During the second Lebanese war the US President gave a large leeway to Israeli Prime Minister Ehud Olmert to 'clean up' the military operations against Hezbollah. He was not prepared to demand a ceasefire until the Israeli commanders admitted that they did not have a workable military option to secure the two Israeli soldiers captured by the Islamic militant group.
Furthermore, more than any other world leader, Bush has been taking a strong and belligerent position against Iran and its periodic outbursts against Israel. Suspicions over the Iranian nuclear programme brought Israel and the US closer.
Partly to regain credibility and party to secure Arab support for his policy on Iran and Iraq, he has been reiterating his support for a two-State solution; Israeli and Palestinian States living side by side with peace and security. With much fanfare last November he organised a Middle East conference in Annapolis where leaders from over 40 countries and organisations took part and reiterated their commitment to the Middle East peace process. With the sole exception of Iran every major player in the world was present at the jamboree.
To give an impression of seriousness, President Bush even promised tangible outcomes before he leaves office; in practical terms, before the US presidential election is held later this year. His two visits to Israel in quick succession have to be viewed within this self-imposed November 2008 deadline.
As many analysts have pointed out, by excessively identifying with the policies of Israel, Bush has actually worked against Israel's long-term interests.
Indeed, the Jewish State has become more unsure now than in it was in January 2001 when Bush became president. Since then Hamas and Hezbollah exposed the limitations of Israel's military options. The Palestinian Authority enamoured by Israel and Washington is friendlier, accommodative but ineffective. Since the Hamas takeover of the Gaza Strip in the summer of 2006, Palestine President Mahmoud Abbas is not even a paper tiger. Abbas promises friendship but Hamas delivers Qassam rockets.
Furthermore, Iran, Israel's principal adversary, has gained from Bush's Middle East strategy. He removed two most dreaded enemies of Tehran; the Taliban in Afghanistan and Saddam Hussein in Iraq. By 'democratising' Iraq and handing over power to the majority, Bush has also created as Arab Shia State. When Iranian officials speak of a Shia crescent extending from Bahrain in the Persian Gulf to the Bekaa Valley in Lebanon, they would secretly thank Uncle Sam.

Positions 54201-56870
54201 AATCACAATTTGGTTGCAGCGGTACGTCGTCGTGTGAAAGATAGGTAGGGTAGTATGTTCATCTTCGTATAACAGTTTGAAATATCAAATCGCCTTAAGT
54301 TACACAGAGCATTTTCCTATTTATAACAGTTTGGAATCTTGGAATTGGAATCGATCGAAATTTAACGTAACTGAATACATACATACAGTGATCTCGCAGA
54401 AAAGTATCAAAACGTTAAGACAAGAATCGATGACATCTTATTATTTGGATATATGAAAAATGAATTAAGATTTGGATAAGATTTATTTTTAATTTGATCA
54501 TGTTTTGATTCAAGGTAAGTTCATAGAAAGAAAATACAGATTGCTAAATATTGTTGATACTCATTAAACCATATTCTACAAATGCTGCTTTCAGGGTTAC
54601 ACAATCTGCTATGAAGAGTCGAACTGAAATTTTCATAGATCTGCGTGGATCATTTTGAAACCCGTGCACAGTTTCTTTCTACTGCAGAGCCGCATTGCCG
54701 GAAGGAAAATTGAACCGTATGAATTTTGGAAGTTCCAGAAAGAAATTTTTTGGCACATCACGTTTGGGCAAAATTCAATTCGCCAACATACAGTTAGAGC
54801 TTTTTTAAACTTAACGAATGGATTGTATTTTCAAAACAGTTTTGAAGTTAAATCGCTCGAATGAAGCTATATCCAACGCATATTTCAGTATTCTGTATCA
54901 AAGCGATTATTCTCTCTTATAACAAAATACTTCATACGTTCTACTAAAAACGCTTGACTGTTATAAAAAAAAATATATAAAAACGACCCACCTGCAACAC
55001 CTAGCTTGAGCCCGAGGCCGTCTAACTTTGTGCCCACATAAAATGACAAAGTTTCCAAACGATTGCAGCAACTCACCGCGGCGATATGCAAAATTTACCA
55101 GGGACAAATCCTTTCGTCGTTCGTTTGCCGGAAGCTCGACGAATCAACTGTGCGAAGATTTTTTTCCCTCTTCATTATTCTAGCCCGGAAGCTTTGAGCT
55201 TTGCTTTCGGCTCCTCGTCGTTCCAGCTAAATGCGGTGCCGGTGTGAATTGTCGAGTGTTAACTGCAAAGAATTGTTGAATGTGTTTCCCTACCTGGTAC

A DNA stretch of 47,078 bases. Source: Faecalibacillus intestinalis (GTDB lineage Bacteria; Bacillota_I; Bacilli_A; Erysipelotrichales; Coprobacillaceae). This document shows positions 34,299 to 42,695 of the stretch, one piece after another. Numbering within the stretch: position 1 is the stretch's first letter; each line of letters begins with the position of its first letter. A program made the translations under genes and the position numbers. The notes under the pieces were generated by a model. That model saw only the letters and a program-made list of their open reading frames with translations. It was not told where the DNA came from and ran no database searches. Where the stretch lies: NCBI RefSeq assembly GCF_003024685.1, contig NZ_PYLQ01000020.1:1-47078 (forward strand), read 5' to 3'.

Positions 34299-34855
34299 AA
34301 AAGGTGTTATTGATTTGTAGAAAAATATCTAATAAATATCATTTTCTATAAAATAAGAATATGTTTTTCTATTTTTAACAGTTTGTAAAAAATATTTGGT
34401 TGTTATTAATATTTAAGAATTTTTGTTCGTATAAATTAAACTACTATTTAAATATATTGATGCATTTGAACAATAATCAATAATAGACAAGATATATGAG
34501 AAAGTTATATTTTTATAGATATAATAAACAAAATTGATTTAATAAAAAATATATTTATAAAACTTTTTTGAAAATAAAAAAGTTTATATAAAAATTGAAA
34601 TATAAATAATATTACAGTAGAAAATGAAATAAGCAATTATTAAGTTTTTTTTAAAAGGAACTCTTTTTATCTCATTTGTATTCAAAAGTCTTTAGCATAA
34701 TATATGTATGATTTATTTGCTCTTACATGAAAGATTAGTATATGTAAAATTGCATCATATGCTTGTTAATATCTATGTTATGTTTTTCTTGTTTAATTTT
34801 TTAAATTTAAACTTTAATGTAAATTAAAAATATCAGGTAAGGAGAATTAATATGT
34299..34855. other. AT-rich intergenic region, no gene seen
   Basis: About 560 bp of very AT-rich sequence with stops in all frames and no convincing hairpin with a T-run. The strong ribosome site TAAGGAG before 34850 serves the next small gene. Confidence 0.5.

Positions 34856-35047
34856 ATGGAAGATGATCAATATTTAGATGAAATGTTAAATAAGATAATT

In tacking Iran, both the US and Israel are clueless. Informed analysts in both countries dismiss a military option as ineffective and counterproductive. At the same time, Israel and the US have not been able to evolve a viable politico-economic strategy that would be acceptable to other major players.
Meanwhile, the US-Europe divide over Iraq came handy to Iran and like the resurgent Moscow under Vladimir Putin, Tehran has managed to exploit its energy resources to create a severe wedge between the US and other energy-dependent economies like India and China.
If these are not enough, the Iraqi saga continues and there appears no honourable exit for the US from the quagmire it had created. If its continued presence intensifies resistance, its early exit would have unpredictable consequences of many of Iraq's Sunni neighbours, most of whom are friends of the US. Dammed if you pullout and dammed if you don't.
Bush's newly-found involvement in the peace process is a typical case of too-little-too-late. With the US election just months away, no one expects anything dramatic. As Clinton found out during the Camp David talks in the summer of 2000, a century-old vexed conflict can't be resolved in a few weeks.
Meanwhile, what about the two-State solution? Wait for a more sober US president, if not the next generation!